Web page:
Mon, 02/03/2020 - 2:48pm
Hannah Stephen, a Ph.D. candidate in biochemistry and molecular biology, has received the F30 Ruth L. Kirschstein Individual Fellowship from the National Institutes of Health and the Eunice Kennedy Shriver National Institute of Child Health and Human Development: “Receiving this fellowship is such an honor and I’m very grateful to the NIH and the NICHD for seeing the importance of my work and the vision of my future work,” said Stephen. The…
Tue, 02/04/2020 - 3:23pm
Boren Scholar and Latin American and Caribbean Studies major Emily Goggin came to UGA with an open mind about her future and found her calling early on. She has studied in Brazil and Ghana, and as an Army ROTC cadet, she will pursue her professional interest in international affairs in the military: During my freshman class registration, I signed up for a first-year seminar class without knowing its subject, teacher or content. It was near my…
Wed, 02/05/2020 - 3:32pm
The Hugh Hodgson School of Music Thursday Scholarship Series presents a collaborative concert designed by guitar faculty Daniel Bolshoy Feb. 13 at 7:30 p.m. in Hodgson Hall: The friends joining Bolshoy will include the ARCO Chamber Orchestra, along with faculty members Levon Ambartsumian, David Starkweather, Kristin Jutras, Shakhida Azimkhodjaeva, and Milton Masciadri. The program will include Latin music by composers such as Agustin Barrios…
Fri, 02/07/2020 - 10:12am
The volume of the world’s oceans defines the gigantic scale on Earth – 300 million cubic miles, and an average depth of 12,000 feet. Of all the activity taking place there at every moment, any one part can be difficult to understand, making predictions difficult if not impossible. But scientists are starting to figure out some of its most complex processes. The concentration of bacteria around phytoplankton, for example, and how these organisms…
Mon, 02/10/2020 - 1:42pm
Some great opportunities this week to think and learn about introducing the big questions to a younger audience: The UGA department of philosophy and the Office of Service-Learning present a lecture by Tom Wartenberg, “Doing Philosophy with Frog and Toad,” on Thursday Feb. 13 at 3:30 p.m. in room 115 of Peabody Hall on UGA’s North campus. A professor emeritus of philosophy at Mount Holyoke College, Wartenberg is one of the leading scholars in…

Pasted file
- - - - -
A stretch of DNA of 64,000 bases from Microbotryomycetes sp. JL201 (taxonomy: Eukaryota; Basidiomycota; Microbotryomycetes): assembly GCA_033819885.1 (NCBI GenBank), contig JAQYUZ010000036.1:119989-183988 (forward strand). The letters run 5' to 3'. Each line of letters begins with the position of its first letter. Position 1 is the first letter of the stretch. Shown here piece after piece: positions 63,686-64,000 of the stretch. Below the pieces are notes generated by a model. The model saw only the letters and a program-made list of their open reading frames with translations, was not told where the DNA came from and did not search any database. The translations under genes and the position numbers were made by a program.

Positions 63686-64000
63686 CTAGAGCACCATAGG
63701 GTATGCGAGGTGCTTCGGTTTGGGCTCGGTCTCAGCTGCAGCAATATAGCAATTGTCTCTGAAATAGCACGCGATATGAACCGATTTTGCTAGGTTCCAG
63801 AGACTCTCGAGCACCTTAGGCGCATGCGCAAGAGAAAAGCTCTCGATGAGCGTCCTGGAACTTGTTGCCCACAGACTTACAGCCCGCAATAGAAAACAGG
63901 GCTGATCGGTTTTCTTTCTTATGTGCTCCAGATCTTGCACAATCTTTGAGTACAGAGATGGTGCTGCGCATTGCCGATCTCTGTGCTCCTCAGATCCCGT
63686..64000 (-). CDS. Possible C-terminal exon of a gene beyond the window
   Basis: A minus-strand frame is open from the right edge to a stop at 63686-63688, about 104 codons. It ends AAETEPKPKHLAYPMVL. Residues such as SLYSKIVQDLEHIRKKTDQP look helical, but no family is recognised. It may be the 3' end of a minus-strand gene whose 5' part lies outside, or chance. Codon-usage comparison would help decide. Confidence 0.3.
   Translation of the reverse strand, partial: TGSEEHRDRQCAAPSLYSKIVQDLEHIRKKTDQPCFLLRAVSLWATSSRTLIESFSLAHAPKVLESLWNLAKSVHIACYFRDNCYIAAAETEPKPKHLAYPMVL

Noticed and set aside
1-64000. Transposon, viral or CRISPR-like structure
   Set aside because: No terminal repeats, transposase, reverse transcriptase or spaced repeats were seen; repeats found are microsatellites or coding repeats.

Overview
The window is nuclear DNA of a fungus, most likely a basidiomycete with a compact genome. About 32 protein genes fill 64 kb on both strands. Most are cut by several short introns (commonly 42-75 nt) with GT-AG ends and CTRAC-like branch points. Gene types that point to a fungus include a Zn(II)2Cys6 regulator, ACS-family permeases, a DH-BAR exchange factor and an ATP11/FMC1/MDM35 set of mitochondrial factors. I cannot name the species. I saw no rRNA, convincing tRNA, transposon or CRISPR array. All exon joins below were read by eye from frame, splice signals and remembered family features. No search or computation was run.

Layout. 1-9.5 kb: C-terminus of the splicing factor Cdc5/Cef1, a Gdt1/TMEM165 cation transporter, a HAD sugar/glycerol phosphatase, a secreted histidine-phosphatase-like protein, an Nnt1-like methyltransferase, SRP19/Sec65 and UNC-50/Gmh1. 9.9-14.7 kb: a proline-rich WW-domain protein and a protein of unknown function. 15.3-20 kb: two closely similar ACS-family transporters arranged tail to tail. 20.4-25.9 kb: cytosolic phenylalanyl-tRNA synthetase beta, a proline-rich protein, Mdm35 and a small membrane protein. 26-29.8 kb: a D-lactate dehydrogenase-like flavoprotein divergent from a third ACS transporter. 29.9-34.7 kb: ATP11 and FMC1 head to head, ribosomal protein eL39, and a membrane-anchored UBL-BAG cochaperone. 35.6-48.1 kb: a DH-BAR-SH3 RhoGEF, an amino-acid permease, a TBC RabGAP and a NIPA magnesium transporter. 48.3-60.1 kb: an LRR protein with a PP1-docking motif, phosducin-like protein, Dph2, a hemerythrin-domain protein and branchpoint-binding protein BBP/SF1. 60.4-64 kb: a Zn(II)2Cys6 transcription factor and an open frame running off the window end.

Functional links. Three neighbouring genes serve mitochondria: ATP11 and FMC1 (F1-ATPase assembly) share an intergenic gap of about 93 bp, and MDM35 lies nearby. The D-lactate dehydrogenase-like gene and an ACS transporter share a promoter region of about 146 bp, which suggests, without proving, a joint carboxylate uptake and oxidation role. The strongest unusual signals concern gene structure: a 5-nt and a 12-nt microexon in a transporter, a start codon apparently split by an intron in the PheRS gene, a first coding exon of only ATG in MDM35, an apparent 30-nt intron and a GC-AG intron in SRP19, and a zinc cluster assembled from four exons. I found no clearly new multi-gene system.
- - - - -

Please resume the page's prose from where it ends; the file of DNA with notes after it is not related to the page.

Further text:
Tue, 02/11/2020 - 3:03pm
Franklin College faculty member Berna Gueneli brings a strong sense for study abroad—and broad study—to her classroom and her research: “Most of my classes are not strictly on film or literature. They are a combination of various media, often with a thematic focus,” she said. “I try to bring in already established canonical voices, like a text by Thomas Mann or Günter Grass, but in the same class, I might also have equally important work by Afro…
Wed, 02/12/2020 - 3:02pm
The University of Georgia Alumni Association recognized the fastest-growing companies owned or operated by UGA alumni during the 11th annual Bulldog 100 Celebration on Feb. 8: The 2020 fastest-growing business, LeaseQuery LLC, is led by CEO George Azih and Chief Revenue Officer Chris Ramsey. Azih earned his bachelor’s degree in business administration in 2003 and Ramsey earned a bachelor’s degree in psychology in 2005. Atlanta-based LeaseQuery…
Thu, 02/13/2020 - 1:00pm
J. Marshall Shepherd, a meteorologist whose diverse communication efforts engage a wide audience on weather, climate, and the relationship between science and society, will receive the 2020 Mani L. Bhaumik Award for Public Engagement with Science from the American Association for the Advancement of Science: As the Georgia Athletic Association Distinguished Professor and director of the atmospheric sciences program at the University of Georgia,…
Mon, 02/17/2020 - 1:59pm
UGA Libraries’ competition encourages (and rewards!) creativity to help communicate ideas in any format students might imagine: When most people think of climate science, their only visual reference is a disaster movie. But Alison Banks knows that things are more complicated. As she modeled scenarios in her work as a master’s student in geography, Banks was inspired to create her own representation of the possibilities. With an image in her head…
Tue, 02/18/2020 - 1:12pm
‘The Slow Moon Climbs' by Susan Mattern, Distinguished Research Professor of History, ponders the evolutionary benefit that renders women’s lives so valuable post-reproduction: She opens her book with an extraordinary example: that of Hoelun, the mother of the notorious Genghis Khan. Hoelun accomplished far more than simply giving birth to the notorious emperor of the Mongol Empire. Khan has more than 35 million direct male-line descendants.…